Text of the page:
We love Roswell, but there’s also a lot about the show that frustrates or upset us. “Roswell Rants” is an occasional feature on the blog where we vent or complain about one of these. Today I’m talking about a little bit of dialog from the late season 2 episode: “It’s Too Late and It’s Too Bad.”
And once again, I’m going to nitpick bad astronomy here.
In that episode, Tess takes Max to the observatory and shows him a star in a telescope. She tells him that it’s Barnard’s Star and that it can be seen from their alien homeworld. This fits in with the plotline where Tess and Max are becoming closer.
Now, Barnard’s Star is real. It’s one of the closest stars to Earth, next after the Sun and the three stars in the Alpha Centauri system. And it’s a very small, dim red dwarf–so that even though it’s in our backyard, you can’t see it without some kind of magnification.
This makes Tess’ claim somewhat ridiculous. It would be like pointing to something completely mundane and routine next door–a shrub or a tool shed?–and stating that you could see it from your old house as well. Yes, that might be literally true, but there would be more impressive stars that Tess could have pointed out in that case. Sirius, for example, is the brightest star in our sky and only a few light-years further away than Barnard’s Star. It would certainly be bright and prominent from any planet where you could spot Barnard’s Star.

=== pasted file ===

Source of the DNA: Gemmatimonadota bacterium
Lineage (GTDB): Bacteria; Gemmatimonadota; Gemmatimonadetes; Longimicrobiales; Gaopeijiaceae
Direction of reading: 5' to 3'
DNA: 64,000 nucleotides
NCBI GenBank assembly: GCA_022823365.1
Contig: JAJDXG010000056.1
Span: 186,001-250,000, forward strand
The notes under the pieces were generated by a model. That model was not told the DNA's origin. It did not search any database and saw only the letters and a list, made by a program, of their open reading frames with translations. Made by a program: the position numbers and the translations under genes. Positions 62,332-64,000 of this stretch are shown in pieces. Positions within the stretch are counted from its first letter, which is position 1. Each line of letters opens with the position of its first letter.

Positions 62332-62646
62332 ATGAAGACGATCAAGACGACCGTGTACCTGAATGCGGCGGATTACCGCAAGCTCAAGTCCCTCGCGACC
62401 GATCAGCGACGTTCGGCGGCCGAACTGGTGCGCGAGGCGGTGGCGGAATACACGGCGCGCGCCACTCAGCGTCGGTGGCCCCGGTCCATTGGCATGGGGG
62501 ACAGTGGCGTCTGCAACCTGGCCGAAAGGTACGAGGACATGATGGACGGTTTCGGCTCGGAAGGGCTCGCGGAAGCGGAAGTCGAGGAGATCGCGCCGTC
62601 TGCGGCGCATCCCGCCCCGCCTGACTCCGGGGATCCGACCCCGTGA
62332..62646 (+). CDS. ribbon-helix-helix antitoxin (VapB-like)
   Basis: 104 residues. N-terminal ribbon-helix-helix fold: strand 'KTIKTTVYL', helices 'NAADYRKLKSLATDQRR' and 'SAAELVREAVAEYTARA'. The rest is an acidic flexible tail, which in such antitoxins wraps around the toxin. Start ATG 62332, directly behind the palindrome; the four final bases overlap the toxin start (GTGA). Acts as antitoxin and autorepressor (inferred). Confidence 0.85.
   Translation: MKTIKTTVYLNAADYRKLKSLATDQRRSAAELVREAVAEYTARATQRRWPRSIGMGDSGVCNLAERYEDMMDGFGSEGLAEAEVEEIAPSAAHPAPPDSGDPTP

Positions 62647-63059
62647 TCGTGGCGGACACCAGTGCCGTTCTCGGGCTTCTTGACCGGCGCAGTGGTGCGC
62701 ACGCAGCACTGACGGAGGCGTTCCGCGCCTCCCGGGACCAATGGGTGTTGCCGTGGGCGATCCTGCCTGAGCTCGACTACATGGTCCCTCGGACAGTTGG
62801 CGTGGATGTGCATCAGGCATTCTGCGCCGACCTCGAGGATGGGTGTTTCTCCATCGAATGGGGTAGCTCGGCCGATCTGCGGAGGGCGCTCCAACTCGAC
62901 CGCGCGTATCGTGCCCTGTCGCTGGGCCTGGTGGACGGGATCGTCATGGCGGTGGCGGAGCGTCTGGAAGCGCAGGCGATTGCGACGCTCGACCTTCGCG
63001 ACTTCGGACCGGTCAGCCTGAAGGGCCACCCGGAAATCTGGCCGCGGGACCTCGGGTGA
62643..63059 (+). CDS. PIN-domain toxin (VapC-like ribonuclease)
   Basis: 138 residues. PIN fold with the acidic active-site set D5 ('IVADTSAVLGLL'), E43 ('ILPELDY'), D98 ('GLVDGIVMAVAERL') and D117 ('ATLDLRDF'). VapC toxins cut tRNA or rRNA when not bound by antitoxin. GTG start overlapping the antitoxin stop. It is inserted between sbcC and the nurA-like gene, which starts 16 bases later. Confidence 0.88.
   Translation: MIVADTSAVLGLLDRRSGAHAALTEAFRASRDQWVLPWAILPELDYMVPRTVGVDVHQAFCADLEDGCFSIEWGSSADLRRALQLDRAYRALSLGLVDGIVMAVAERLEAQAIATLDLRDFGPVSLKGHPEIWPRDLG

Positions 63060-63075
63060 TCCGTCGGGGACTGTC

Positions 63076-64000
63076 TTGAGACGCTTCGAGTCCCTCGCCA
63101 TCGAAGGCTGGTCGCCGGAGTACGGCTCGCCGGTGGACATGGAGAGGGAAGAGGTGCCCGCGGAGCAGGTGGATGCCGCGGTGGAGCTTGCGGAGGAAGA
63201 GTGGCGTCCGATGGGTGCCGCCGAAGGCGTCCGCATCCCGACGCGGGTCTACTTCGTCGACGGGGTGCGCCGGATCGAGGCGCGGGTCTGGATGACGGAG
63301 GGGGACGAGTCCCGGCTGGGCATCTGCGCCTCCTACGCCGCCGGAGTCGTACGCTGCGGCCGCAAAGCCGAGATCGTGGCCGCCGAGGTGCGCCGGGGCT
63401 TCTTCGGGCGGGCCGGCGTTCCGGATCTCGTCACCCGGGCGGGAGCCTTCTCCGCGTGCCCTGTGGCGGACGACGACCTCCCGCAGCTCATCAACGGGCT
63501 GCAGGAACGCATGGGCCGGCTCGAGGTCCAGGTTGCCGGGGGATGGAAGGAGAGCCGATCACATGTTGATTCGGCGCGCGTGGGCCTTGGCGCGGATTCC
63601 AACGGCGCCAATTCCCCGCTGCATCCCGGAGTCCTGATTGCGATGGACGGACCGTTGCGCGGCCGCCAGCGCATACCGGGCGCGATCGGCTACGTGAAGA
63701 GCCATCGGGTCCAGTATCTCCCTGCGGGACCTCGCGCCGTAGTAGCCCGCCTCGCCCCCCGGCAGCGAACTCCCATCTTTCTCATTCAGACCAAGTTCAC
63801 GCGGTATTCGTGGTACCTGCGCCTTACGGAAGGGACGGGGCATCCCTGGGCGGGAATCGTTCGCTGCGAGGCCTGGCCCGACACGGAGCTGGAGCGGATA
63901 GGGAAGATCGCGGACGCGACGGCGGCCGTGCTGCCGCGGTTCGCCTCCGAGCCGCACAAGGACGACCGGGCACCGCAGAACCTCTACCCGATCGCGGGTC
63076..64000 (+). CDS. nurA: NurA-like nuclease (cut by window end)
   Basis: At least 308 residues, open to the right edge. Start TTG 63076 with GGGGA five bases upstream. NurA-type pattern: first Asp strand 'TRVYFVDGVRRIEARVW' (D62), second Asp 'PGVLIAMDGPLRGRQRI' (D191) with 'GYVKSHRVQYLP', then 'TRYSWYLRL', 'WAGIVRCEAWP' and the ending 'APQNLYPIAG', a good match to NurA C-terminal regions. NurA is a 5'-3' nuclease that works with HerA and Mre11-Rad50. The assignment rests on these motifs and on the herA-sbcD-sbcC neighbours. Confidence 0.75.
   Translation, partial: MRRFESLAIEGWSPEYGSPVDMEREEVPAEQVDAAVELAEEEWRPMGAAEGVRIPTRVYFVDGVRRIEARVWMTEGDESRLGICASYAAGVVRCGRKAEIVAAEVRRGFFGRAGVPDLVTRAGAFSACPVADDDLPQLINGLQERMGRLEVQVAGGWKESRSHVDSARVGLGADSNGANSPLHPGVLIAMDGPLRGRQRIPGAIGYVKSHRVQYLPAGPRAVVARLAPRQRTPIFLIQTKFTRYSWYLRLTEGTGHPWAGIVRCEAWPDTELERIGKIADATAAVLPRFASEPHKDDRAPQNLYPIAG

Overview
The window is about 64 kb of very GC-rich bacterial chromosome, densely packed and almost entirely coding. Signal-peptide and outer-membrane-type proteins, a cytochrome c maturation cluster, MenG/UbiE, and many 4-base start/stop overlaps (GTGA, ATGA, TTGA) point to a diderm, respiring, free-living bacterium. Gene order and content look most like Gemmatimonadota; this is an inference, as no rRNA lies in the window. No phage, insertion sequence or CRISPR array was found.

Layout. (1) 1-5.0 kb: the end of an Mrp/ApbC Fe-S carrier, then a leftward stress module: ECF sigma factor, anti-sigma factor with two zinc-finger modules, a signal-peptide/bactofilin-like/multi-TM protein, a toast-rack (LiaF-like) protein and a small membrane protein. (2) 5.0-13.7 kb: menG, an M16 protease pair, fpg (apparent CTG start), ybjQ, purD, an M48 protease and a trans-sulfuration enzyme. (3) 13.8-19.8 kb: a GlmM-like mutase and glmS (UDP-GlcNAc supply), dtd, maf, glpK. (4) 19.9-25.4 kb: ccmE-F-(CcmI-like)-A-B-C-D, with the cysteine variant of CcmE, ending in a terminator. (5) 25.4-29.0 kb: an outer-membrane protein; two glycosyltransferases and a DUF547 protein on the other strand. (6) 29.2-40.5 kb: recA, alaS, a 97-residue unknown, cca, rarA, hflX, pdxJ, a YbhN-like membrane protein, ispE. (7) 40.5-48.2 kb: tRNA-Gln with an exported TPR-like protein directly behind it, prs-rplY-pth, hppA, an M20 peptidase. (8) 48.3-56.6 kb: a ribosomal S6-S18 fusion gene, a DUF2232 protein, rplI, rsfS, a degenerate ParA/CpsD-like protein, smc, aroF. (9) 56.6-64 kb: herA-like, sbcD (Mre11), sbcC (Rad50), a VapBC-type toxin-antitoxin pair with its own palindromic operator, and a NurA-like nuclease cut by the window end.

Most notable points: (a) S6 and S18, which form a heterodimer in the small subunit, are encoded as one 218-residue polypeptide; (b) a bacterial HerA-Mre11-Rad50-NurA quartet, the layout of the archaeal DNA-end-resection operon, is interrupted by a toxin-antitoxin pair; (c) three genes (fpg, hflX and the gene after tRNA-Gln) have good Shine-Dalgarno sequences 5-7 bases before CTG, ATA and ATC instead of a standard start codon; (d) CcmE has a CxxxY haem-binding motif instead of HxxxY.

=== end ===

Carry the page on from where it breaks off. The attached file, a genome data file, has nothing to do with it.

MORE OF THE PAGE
And this completely contradicts the other hints we have that the alien homeworld is very far away, possibly even in the whirlpool galaxy.
Aside from these factual details, the scene works very well–so what exactly did the writers intend with this line? Were they intending a star name that would be well-known or obscure, that would be relatively near or far away? In any of those cases I think it would be possible to find a star which fits the criteria which would also be absolutely very bright. Or possibly it would make the scene more effective to drop the “You can see that star from home” aspect and have Tess point out a bright star that’s in the same direction as their homeworld.
Now, there’s one possible rationale where picking Barnard’s Star for this dialog makes sense–it could be a signal to savvy fans that Tess is “full of it” and saying something she knows is probably wrong just because she thinks that it would impress Max. But to me, this interpretation cheapens Tess’ character. Since she names an actual star, she has to have found the name from somewhere, and wherever she might have found it, the first two bullet points she might have found out would have been enough to make it clear that this is about the least credible star in the sky that she could name.
Whatever you might say about Tess Harding, she’s smarter than that.